HUMANS LIVES THEIR lives trapped in a glass cage of perception. You can only see a limited range of visible light, you can only taste a limited range of tastes, you can only hear a limited range of sounds. Them’s the evolutionary breaks.
But machines can kind of leapfrog over the limitations of natural selection. By creating advanced robots, humans have invented a new kind of being, one that can theoretically sense a far greater range of stimuli. Which is presenting roboticists with some fascinating challenges, not only in creating artificial senses of touch and taste, but in figuring out what robots should ignore in a human world.
Take sound. I’m not talking about speech—that’s easy enough for machines to recognize at this point—but the galaxy of other sounds a robot would encounter. This is the domain of a company called Audio Analytic, which has developed a system for devices like smart speakers to detect non-speech noises, like the crash of broken glass (could be good for security bots) or the whining of sirens (could be good for self-driving cars).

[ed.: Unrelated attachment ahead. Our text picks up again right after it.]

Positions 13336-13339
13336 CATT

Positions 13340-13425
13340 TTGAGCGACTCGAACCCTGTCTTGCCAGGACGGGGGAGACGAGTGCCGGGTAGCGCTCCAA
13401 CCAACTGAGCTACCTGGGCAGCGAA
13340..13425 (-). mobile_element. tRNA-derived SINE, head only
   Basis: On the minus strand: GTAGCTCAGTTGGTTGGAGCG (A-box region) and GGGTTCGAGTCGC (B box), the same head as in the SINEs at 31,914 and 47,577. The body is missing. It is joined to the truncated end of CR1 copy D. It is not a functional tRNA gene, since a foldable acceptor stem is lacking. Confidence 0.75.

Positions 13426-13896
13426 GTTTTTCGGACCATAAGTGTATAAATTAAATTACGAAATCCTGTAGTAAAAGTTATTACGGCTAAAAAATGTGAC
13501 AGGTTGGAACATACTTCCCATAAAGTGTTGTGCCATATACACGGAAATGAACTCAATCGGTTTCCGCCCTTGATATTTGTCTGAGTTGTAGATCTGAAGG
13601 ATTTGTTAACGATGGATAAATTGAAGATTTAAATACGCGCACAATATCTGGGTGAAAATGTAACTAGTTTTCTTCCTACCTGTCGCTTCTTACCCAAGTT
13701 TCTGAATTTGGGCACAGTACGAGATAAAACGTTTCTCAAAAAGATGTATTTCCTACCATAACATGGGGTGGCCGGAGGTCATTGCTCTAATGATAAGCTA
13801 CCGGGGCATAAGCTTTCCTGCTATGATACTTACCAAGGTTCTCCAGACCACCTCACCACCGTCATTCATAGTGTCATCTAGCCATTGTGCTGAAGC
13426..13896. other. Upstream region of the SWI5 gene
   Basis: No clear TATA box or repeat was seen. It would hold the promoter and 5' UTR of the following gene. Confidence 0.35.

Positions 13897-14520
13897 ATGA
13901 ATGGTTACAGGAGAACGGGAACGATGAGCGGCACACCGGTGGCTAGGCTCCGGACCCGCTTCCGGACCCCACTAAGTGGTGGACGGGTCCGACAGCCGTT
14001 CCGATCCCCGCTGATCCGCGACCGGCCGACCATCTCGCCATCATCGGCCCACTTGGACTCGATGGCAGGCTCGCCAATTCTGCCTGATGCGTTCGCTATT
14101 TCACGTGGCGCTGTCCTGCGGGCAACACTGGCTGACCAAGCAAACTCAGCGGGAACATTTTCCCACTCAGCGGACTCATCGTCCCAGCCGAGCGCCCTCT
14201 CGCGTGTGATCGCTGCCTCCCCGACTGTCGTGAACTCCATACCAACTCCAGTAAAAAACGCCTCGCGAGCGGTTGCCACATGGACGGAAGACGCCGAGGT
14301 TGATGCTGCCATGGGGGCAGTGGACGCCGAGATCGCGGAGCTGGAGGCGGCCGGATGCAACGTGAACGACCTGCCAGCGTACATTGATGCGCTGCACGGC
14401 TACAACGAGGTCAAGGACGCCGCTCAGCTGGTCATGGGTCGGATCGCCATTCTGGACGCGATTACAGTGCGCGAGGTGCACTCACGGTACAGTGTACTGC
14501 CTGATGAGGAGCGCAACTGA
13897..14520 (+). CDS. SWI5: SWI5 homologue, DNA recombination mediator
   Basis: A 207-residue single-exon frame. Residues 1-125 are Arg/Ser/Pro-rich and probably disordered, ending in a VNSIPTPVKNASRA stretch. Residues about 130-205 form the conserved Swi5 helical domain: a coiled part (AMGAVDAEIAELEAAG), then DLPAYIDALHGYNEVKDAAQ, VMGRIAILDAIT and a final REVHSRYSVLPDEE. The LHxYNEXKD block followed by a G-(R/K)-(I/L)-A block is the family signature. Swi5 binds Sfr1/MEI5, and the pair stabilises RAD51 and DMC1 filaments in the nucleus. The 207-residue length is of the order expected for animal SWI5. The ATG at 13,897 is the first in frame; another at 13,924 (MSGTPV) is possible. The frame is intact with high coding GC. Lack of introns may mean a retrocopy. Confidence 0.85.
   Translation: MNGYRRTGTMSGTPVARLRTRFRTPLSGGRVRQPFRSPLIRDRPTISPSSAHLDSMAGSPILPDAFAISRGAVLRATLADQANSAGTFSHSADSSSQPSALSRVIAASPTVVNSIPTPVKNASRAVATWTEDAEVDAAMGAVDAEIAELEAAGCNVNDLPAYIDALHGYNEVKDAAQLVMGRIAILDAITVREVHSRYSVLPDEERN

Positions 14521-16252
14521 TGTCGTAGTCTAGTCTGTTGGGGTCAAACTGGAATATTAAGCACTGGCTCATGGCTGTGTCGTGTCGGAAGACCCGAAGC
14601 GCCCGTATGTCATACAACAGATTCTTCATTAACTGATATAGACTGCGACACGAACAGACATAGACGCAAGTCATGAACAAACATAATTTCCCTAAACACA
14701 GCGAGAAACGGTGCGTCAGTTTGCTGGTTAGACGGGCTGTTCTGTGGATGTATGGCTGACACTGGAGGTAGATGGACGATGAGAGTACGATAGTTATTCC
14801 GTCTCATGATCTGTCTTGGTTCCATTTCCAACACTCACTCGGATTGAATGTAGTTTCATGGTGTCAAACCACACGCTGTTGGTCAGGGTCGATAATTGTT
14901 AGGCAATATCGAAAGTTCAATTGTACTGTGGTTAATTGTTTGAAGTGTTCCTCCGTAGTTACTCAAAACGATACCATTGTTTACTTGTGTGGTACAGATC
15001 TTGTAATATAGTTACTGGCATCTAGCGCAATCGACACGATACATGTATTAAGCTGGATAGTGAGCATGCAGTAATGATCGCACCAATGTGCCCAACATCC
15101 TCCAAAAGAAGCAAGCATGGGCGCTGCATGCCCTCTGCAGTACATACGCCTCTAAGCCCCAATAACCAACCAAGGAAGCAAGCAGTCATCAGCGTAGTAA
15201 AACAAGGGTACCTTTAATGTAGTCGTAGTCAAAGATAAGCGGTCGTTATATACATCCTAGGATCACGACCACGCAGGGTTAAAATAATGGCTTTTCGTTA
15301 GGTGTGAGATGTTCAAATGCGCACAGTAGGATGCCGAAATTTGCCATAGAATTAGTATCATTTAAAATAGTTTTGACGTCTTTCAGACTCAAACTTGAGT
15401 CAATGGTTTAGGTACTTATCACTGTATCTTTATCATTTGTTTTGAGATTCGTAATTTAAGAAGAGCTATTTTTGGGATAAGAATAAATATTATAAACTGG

Identifying those sounds in the world is a tough problem, because it works fundamentally differently than speech recognition. “There’s no language model driving the patterns of sound you’re looking for,” says Audio Analytic CEO Chris Mitchell. “So 20 or 30 years of research that went into language modeling doesn’t apply to sounds.” Convenient markers like the natural order of words or patterns of spoken sounds don’t work here, so Audio Analytic had to develop a system that breaks down sounds into building blocks, what they’re calling ideophones. This is essentially the quantification of onomatopoeia, like in the Adam West Batman series. You know, bang, kapow, etc.